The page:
Webster: experience in law, government

William Webster took control of the FBI nine years ago as the bureau was struggling to improve an image tarnished in the Watergate scandal. He was a federal appellate judge when he was tapped by President Carter in 1978 to lead the bureau. His term was to have expired next year.

Mr. Webster won a substantial reputation on Capitol Hill for revamping the FBI with tough rules against misconduct.

The FBI's image had suffered following revelations of illegal surveillance of Dr. Martin Luther King Jr. and of political dissenters during the Vietnam era, and actions to hamper investigations of the Watergate scandal.

In 1982, the Justice Department began gaining convictions stemming from the FBI's Abscam investigation, in which agents posed as representatives of a fictitious Arab sheikh offering bribes to members of Congress. Seven members of Congress and 11 other people were convicted.

The FBI's methods in the Abscam investigation were criticized, but Webster maintained that the undercover operations were justified.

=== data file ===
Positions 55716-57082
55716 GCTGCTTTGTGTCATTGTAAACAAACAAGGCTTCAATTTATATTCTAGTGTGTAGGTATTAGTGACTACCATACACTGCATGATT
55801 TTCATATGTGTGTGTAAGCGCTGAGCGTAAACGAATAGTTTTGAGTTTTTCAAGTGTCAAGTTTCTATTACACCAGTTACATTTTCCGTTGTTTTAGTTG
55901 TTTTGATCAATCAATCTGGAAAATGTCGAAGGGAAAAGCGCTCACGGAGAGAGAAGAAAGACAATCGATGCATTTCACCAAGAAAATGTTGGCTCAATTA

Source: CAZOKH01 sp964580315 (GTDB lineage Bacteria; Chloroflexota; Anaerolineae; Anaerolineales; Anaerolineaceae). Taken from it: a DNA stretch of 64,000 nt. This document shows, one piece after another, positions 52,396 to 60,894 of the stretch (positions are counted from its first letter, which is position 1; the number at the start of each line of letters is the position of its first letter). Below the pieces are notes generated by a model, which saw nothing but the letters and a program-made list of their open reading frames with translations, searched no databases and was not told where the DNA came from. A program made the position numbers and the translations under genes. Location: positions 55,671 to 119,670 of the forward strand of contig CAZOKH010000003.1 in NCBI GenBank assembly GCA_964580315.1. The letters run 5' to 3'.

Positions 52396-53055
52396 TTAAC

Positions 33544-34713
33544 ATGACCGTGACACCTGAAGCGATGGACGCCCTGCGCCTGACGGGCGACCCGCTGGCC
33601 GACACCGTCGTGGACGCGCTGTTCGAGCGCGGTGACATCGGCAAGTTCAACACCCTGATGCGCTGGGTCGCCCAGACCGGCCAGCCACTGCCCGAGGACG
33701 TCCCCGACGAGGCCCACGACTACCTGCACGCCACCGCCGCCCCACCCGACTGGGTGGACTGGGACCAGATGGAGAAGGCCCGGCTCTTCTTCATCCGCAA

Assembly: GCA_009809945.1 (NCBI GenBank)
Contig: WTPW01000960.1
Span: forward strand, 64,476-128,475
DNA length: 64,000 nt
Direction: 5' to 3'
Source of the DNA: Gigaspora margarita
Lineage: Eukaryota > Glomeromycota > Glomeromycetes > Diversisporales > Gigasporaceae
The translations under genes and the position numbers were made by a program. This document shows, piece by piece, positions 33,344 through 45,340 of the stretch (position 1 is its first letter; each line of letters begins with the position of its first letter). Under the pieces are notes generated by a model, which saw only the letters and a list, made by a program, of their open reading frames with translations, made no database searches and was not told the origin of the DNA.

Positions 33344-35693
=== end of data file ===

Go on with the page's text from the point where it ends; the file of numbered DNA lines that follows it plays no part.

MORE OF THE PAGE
``We are doing the work the American people expect of us and we are doing it the way the Constitution demands of us,'' Webster said at the time.

As FBI director, Webster has warned of that the United States faced threats by terrorists, but during his tenure acts of domestic terrorism declined. In a speech in 1985, he said there were more than 100 terrorist acts in the United States in 1978, but the number fell steadily, reaching 13 in 1984.

Webster, a native of St. Louis, received his bachelor's degree from Amherst College and a law degree from Washington University in St. Louis.

He practiced law in St. Louis and served briefly as US attorney in eastern Missouri. President Nixon appointed him to the US District Court bench in 1971 and to the US Eighth Circuit Court of Appeals in 1973.

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